BUTTE — If you're going "Out and About" this weekend in southwest Montana, one suggestion for a stop is the World Museum of Mining in Butte.
The museum is located right behind the Montana Tech Campus in Butte.
Now, the museum is not about mining the world, but about the people from around the world, who impacted mining, right here in the Mining City.
"The World Museum of Mining, it's a big term and people often confuse it that we're trying to represent all of the world's mining," said World Mining Museum Executive Director Jeanette Kopf. "But actually what doing, the World Museum of Mining because of the number of people from across the world that came to Butte to mine. and so that's what we're preserving is that history with all the different cultures that came here and created Butte's culture."
"There were, there were no smoking signs at one point in 17 different languages representing many of the larger populations that were here but I don't think that represented all of the populations that were here either," said Kopf.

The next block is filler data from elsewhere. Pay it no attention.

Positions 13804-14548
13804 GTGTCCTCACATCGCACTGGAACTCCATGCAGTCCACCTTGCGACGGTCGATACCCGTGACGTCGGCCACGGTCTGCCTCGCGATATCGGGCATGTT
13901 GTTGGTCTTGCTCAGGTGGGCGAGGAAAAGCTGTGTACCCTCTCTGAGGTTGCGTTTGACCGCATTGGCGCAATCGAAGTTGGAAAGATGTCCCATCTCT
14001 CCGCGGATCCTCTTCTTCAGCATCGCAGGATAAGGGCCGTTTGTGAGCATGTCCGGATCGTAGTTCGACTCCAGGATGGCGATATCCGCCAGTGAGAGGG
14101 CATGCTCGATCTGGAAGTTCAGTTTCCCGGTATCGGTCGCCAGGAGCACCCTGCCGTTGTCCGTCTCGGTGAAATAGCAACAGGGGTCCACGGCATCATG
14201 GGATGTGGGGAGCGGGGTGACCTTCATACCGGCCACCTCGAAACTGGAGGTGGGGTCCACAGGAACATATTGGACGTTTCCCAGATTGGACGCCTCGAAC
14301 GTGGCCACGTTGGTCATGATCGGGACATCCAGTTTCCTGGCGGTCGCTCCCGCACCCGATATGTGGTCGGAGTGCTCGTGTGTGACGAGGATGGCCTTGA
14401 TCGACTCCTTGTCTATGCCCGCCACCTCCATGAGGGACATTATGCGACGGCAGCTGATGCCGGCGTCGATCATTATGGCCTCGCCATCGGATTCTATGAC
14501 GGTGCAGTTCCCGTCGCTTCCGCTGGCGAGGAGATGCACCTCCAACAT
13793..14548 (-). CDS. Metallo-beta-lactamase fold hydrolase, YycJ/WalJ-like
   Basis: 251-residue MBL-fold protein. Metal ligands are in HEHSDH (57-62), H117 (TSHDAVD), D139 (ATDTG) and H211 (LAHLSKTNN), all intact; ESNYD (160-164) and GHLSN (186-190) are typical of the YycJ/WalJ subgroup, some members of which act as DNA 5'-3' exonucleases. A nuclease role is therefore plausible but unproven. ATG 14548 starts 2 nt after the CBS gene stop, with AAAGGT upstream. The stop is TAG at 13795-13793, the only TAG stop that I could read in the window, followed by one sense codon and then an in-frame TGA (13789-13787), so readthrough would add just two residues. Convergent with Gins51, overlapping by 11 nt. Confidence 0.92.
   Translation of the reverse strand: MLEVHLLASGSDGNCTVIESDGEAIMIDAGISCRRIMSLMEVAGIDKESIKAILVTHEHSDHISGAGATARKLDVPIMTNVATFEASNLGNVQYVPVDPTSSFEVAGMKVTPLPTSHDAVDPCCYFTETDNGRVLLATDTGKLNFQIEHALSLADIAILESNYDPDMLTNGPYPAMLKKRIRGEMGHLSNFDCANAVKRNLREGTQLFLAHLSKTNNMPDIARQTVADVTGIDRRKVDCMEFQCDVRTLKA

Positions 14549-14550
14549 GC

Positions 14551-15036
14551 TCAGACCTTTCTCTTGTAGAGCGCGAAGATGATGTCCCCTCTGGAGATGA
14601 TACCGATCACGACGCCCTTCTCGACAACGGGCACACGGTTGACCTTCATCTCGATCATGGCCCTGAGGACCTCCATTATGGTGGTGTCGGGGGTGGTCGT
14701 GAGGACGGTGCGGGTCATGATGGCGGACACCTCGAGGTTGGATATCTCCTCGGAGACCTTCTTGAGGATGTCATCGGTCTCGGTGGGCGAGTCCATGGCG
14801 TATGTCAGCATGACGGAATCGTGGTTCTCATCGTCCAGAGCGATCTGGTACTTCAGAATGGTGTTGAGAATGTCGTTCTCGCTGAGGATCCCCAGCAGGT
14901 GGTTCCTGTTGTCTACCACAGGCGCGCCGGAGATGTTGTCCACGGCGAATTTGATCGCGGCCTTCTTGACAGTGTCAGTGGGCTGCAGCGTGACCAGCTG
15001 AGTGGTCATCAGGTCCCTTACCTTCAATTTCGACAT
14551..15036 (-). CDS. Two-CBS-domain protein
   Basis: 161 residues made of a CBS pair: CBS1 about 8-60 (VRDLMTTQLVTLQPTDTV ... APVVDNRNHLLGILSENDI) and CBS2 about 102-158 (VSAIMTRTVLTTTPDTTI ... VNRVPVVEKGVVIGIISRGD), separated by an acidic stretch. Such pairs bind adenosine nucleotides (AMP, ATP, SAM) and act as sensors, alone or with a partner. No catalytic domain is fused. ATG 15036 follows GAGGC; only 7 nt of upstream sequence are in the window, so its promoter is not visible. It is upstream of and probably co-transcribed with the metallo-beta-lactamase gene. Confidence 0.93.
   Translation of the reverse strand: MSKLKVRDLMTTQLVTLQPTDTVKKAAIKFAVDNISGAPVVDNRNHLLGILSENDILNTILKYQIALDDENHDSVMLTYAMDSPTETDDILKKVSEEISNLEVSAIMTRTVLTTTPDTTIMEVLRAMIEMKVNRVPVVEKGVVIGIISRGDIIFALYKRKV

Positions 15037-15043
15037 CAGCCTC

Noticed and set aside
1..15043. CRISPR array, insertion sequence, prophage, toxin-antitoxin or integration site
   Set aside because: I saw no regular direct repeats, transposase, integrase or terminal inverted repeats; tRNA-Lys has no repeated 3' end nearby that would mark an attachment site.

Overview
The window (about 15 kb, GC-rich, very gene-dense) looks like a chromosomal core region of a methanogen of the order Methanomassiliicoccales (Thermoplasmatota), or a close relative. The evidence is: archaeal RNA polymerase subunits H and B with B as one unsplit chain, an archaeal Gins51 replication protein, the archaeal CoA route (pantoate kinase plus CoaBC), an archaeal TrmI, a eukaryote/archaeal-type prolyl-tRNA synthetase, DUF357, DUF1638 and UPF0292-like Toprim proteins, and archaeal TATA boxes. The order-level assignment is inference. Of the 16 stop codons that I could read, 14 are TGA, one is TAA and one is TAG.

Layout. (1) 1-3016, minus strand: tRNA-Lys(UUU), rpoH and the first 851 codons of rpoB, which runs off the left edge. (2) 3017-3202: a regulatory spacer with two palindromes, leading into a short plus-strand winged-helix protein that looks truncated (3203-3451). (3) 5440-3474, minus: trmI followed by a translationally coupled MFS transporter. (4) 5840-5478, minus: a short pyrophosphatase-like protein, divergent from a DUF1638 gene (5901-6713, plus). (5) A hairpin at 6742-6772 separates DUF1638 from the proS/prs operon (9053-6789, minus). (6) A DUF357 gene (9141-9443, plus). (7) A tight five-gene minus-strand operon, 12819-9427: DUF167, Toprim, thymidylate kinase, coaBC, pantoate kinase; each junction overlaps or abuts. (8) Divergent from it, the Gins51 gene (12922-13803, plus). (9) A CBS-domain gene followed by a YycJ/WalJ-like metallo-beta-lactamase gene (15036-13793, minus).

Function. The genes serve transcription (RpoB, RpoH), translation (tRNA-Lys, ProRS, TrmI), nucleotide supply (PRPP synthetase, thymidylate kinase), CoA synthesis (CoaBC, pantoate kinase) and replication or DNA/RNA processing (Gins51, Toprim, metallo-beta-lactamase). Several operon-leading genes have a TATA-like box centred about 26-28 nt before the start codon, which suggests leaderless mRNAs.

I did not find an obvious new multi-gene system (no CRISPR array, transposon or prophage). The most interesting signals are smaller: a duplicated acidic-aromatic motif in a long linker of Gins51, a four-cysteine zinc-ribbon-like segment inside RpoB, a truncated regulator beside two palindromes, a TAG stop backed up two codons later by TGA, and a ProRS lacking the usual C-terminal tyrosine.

Visitors can tour the artifacts of mining collected at the museum and found around the grounds. Visitors can see and feel what it was like for those doing the work below the museum.
"We sit on the Orphan Girl Mine Yards which was once an operational mine," said Kopf. "There's an underground tour that you can take it takes you into the Orphan Girl mine (to) the 100-foot level station and you get a brief history of Butte mining and you get to see what it was like to be a miner."
Butte is called The Richest Hill on Earth and in its heyday produced much of the copper used in this country and around the world. Copper is still king and very much a part of life across the country and around the world.
"Copper is highly recyclable so a lot of people across the country still have a little bit in their pockets or in their homes as well," said Kopf. "So we're still producing some copper with the open pit mining that's going on today so yeah, we always like to say that 'Butte's everywhere.'"
The museum is open daily throughout the summer. Underground tours are available for anyone ages 5 and up. For an additional fee, by reservation.